Filling holes in a Travertine floor [Archive] - Ceramic Tile Advice Forums - John Bridge Ceramic Tile


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Gordon Smith
02-13-2007, 10:01 AM
I live in Phoenix and most of my house is has travertine flooring (16' tiles). My house is 5 years old and holes are starting to show in the floor. They range anywhere from tiny (1/16') to small (1/2').

I called a stone floor guy out to assess what it would take to fix it and the quote I got made me hesitate. He wanted to fill the holes and then treat/buff the entire floor bringing the total to roughly 5000. I am by no means a cheapskate, but I also don't want to pay 5000 to repair holes in my floors every 5 years. I've seen various posts about people filling holes with various materials.

So, finally - here is my question. Should I simply fill the holes (either myself or hiring someone) or is doing the whole treatment/buffing/$5k route necessary?

Second question. What should I use to fill? The options I've seen discussed are: sanded grout, unsanded grout, Traverfill, epoxy.


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John Bridge
02-13-2007, 02:11 PM
Hi Gordon, :)

Sounds like you got some travertine that was filled with a soft or flakey filler. If you've got a lot of these holes I think it's a professional level job and will entail going over the entire floor. I'm going to move you to our restoration area where people more knowledgeable than I hang out. ;)

02-13-2007, 02:19 PM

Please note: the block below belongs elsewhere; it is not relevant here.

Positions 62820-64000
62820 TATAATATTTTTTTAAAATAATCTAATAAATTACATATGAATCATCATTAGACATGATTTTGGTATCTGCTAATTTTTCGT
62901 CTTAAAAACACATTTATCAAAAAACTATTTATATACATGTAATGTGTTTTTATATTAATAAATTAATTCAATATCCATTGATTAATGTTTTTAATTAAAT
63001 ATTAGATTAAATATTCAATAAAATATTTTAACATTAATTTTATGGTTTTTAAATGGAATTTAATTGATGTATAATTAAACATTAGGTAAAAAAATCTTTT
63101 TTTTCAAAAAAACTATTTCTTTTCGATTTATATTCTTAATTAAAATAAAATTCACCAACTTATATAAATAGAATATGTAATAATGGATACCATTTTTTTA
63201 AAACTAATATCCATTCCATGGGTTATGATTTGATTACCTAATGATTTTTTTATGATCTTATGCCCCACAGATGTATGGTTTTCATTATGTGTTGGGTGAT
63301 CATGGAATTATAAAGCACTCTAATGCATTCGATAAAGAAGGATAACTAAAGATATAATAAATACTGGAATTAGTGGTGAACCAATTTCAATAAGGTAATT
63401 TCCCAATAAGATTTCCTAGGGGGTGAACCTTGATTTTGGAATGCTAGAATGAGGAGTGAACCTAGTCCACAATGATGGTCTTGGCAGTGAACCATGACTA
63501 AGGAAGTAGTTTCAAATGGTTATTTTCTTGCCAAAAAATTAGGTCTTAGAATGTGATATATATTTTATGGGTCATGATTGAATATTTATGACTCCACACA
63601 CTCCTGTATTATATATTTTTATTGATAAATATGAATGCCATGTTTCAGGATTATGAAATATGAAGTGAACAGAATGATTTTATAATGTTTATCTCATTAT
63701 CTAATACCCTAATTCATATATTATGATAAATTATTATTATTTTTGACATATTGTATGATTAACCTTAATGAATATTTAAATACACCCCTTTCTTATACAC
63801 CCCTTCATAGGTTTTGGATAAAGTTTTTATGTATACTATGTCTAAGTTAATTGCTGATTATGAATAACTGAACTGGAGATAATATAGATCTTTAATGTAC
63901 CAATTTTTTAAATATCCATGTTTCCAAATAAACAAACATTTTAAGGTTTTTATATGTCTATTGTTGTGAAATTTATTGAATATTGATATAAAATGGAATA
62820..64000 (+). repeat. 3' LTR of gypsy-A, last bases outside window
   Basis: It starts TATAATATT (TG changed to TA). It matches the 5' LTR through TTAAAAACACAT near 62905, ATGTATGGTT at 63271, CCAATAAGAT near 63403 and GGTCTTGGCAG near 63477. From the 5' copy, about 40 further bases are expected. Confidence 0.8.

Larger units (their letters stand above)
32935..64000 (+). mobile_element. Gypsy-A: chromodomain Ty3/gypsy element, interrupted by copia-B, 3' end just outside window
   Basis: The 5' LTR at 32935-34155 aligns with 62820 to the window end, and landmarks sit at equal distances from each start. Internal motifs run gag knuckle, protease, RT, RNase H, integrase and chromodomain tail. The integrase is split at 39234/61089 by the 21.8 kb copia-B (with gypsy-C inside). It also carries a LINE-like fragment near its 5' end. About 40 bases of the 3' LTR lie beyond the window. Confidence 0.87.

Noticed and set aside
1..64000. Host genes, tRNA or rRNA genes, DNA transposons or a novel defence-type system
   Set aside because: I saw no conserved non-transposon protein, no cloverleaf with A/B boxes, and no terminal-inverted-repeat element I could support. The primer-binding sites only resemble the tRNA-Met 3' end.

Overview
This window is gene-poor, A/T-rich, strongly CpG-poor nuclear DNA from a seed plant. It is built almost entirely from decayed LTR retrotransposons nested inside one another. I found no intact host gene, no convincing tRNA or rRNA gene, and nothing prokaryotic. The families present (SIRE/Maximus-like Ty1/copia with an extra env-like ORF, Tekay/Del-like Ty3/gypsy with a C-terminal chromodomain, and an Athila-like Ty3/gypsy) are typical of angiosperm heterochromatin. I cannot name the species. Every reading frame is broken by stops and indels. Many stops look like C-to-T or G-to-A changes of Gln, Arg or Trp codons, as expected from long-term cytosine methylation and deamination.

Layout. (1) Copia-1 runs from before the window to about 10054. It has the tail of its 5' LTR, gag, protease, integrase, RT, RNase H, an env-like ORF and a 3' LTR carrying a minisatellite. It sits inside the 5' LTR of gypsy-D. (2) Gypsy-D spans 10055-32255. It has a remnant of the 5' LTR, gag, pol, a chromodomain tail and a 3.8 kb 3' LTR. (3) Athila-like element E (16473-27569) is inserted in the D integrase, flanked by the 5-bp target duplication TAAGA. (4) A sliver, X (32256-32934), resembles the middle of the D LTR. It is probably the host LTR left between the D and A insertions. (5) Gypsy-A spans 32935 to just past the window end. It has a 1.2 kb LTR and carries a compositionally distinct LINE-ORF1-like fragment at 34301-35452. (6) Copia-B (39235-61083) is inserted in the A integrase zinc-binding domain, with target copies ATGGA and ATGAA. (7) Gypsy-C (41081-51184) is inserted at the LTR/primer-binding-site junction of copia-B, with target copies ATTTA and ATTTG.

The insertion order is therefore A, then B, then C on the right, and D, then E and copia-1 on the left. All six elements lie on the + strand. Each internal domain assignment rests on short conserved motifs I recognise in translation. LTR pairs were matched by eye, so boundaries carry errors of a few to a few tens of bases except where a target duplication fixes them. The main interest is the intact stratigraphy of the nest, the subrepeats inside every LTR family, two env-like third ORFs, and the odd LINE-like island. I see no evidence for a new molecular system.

Hi Gordon, Welcome! :)

Can you post a picture of your floor? :shades:

How many square feet?

There are a few different materials to use. Depending on your floor and budget, will establish which direction to go. This is not a typical DIY job.

Gordon Smith
02-13-2007, 04:42 PM
Sure - I'll take a picture shortly and post it. I'll try to take pictures of the good areas and the bad.

The total square footage of my house is 5600 (not including the casita). Not *all* of it is covered by travertine though. Rough guestimate: 2500-3000 sq feet has travertine. I'd say that holes exist in 1 in 25 tiles.


Gordon Smith
02-13-2007, 05:11 PM
Here are some pictures - I'm no pro at cameras. :)

I 'attached' the pictures. I hope it works.

1. One of the larger holes - in the kitchen
3. View of a stretch of floor with no holes. ie: normal
5. Partially focused view of a tile in the foyer with a hole.
6. Another 'normal' shot.
10. The single worst tile. This one tile is MUCH worse than any other tile in the house. It's been under a rolling office chair.


02-13-2007, 08:16 PM
I can't tell, but maybe the resto guy felt the floor needed a cleaning, or honing to blend in the newly filled tiles,i dunno.The secret to filling is to clean the holes before filling,and if the fill is polyester, or epoxy, a buffing will probably be necessary,since you overfill,allowing for shrinkage, then buff it down to flatten,or razor it off, but that can be harmfull if you're not careful,traverfill,and grout tend to shrink, and need to be worked on also.